On Wednesday, November 20th, I’ll be speaking at the Penn Humanities Forum about the origins and applications (both historical and contemporary) of data visualization techniques. The official abstract is as follows: We live in what’s been called the “golden age” of data visualization, and yet, the graphical display of information has a long history, one that dates to the Enlightenment and arguably before. This talk will explore the origins and applications (both historical and contemporary) of data visualization techniques. Drawing from the fields of media history, digital humanities, and information visualization, Lauren…read more
In more good news, I’m pleased to announce that I’ve been awarded three research fellowships for the 2013-14 academic year. I’ve received the “Drawn to Art” fellowship at the American Antiquarian Society in order to conduct research for my second book, a cultural history of data visualization from the eighteenth century to the present. I’ve also received a one-month Mellon Foundation fellowship from the Library Company of Philadelphia for that project, which I’ll take up in May 2014. In addition, I’ve received a Food Studies Fellowship from the New York Public Library in order to complete a chapter of my…read more
I’m pleased to announce that my project with Jacob Eisenstein, Assistant Professor in the School of Interactive Computing, has been awarded a Digital Humanities Startup Grant from the National Endowment for the Humanities. Our project, TOME, which stands for Interactive TOpic Model and MEtadata Visualization, is a tool to support the interactive exploration and visualization of text-based archives. Drawing upon the technique of topic modeling—that is, a computational method for identifying the themes that recur across a collection of texts—our tool will allow humanities scholars to trace the evolution and circulation of these themes…read more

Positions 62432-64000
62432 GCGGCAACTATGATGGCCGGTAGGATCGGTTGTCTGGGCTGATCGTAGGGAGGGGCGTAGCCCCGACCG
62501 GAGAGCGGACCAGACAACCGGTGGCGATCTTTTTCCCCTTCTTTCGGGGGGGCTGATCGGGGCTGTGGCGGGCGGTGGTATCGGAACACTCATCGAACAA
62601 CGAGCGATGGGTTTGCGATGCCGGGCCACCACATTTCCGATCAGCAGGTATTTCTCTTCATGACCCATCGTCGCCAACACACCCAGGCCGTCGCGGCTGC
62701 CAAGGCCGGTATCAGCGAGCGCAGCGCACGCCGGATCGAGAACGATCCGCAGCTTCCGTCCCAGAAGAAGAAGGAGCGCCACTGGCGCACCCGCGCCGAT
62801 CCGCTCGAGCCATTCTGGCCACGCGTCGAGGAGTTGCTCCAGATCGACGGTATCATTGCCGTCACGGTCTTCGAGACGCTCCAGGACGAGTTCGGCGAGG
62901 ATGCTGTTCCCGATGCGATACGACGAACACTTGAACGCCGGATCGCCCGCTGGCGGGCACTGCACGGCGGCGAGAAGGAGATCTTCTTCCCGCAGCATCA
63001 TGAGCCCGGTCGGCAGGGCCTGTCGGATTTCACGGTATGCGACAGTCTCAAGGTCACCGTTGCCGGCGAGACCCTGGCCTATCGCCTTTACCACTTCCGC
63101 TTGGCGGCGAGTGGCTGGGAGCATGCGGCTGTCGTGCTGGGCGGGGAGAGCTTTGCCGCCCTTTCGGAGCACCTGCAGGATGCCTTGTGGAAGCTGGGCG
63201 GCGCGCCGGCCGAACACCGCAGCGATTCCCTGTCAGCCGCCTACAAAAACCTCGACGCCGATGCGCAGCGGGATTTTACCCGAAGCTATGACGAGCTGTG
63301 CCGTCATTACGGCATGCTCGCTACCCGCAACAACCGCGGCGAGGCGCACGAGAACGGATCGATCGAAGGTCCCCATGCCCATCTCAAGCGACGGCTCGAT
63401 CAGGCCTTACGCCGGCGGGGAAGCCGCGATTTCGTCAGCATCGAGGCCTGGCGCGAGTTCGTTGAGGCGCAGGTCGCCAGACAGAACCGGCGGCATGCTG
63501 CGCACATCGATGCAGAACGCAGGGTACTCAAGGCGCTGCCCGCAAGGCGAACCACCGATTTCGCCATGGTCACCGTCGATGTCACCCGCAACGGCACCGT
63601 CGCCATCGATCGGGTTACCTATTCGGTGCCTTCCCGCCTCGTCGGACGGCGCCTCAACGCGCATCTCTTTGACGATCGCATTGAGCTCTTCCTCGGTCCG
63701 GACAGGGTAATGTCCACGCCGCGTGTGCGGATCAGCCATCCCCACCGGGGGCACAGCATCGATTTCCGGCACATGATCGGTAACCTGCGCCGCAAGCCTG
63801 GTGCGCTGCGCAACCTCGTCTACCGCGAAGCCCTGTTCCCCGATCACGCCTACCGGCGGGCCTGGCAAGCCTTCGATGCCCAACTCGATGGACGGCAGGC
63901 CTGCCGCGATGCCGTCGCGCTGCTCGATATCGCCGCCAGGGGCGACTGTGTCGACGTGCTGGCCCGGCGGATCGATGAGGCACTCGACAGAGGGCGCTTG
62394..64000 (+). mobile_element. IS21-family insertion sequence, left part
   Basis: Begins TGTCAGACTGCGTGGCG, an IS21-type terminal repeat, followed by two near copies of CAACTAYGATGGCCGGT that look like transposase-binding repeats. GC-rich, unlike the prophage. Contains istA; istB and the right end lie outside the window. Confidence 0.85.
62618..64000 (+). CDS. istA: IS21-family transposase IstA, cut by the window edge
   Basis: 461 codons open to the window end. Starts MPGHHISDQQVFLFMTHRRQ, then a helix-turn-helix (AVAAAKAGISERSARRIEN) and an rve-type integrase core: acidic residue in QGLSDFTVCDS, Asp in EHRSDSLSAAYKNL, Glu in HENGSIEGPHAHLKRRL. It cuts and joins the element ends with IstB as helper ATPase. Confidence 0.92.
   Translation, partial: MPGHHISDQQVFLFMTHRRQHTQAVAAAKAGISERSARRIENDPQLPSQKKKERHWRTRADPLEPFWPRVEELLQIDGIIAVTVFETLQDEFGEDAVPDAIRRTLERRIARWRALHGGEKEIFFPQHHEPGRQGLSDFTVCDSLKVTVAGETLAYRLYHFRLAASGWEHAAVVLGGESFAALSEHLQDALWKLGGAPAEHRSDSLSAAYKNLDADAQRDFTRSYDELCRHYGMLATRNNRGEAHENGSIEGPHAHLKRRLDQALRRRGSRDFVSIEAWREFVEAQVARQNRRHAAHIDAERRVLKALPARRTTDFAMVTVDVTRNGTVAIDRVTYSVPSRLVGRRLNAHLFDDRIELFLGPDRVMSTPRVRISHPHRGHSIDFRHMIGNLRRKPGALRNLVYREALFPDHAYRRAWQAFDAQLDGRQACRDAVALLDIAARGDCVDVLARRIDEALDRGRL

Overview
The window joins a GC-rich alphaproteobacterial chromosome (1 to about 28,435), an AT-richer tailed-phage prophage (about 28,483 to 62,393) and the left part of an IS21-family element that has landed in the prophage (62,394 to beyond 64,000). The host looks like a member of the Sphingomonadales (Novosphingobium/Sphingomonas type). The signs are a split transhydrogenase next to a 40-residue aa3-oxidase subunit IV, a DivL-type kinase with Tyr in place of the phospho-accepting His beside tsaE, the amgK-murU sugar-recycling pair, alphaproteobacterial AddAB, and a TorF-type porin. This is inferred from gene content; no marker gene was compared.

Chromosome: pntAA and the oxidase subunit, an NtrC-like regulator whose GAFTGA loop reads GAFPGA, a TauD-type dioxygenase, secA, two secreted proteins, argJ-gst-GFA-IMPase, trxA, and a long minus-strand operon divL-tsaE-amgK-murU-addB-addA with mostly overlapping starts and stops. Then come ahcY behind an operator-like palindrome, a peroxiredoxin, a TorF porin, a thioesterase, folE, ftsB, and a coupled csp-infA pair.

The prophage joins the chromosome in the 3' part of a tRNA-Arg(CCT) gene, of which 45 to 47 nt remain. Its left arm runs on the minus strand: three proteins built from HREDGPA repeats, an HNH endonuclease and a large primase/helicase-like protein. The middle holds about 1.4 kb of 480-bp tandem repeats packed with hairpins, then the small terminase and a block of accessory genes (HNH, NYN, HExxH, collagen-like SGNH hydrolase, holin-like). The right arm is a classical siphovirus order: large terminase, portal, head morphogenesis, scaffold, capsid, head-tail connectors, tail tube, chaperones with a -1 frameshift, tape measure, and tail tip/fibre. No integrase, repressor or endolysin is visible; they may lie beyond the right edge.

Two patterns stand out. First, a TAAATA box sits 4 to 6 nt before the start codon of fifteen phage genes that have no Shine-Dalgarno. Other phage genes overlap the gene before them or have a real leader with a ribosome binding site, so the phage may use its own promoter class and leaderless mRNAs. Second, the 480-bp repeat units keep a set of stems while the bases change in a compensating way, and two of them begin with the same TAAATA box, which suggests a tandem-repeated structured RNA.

Slides from my “Data Visualization for Early Americanists” workshop, given at THATCamp SEA 2013: Below: Joseph Priestley’s New Chart of History (1769) Viz workshop from Lauren Klein
The slides from my November 7th talk at the University of Alabama’s Digital Humanities Center: Below: A chord diagram of people mentioned in letters concerning James Hemings, as mined from the Papers of Thomas Jefferson Digital Edition.
On Wednesday, November 8th, I’ll be giving a talk at the University of Alabama’s Digital Scholarship Center. I’ll be posting the slides from my talk upon my return, but as a preview, here’s John Melish‘s 1822 “Diagram of the United States.” (The David Rumsey Historical Map Collection has a larger version). I’ll also be leading a brown bag the next day, where I’ll discuss the following projects: Ben Rubin and Mark Hansen’s installation piece, Movable Type. Whitney Trettien’s multimodal essay, Plant->Animal->Book Kate Bagnall and Tim Sherratt’s The Real Face of White Australia Martin Krzywinski’s…read more
I’m chairing a panel at the 2013 American Society for Eighteenth-Century Studies conference. The official call is posted below. Please contact me if you have any questions, or to submit a proposal. American Society for Eighteenth-Century Studies (ASECS) April 4-7, 2013 Cleveland, OH CFP: “The History and Future of Data Visualization” (Digital Humanities Caucus) Panel Organizer: Lauren Klein, Georgia Tech According to the New York Times, the “next big thing” for the humanities is data. But scholars of the eighteenth century have long recognized that era as the one in which taxonomical representation…read more
I gave two talks in April, both of which have now been archived online. Click here to watch the video of my talk at Georgia Tech’s GVU Center, “Digital Humanities, Data Visualization, and James Hemings.” I gave a related (but distinct) talk at Emory’s Digital Scholarship Commons, “Archival Silence, Digital Humanities, and James Hemings.” You can see an archive of the Tweets here, and a video of the talk here.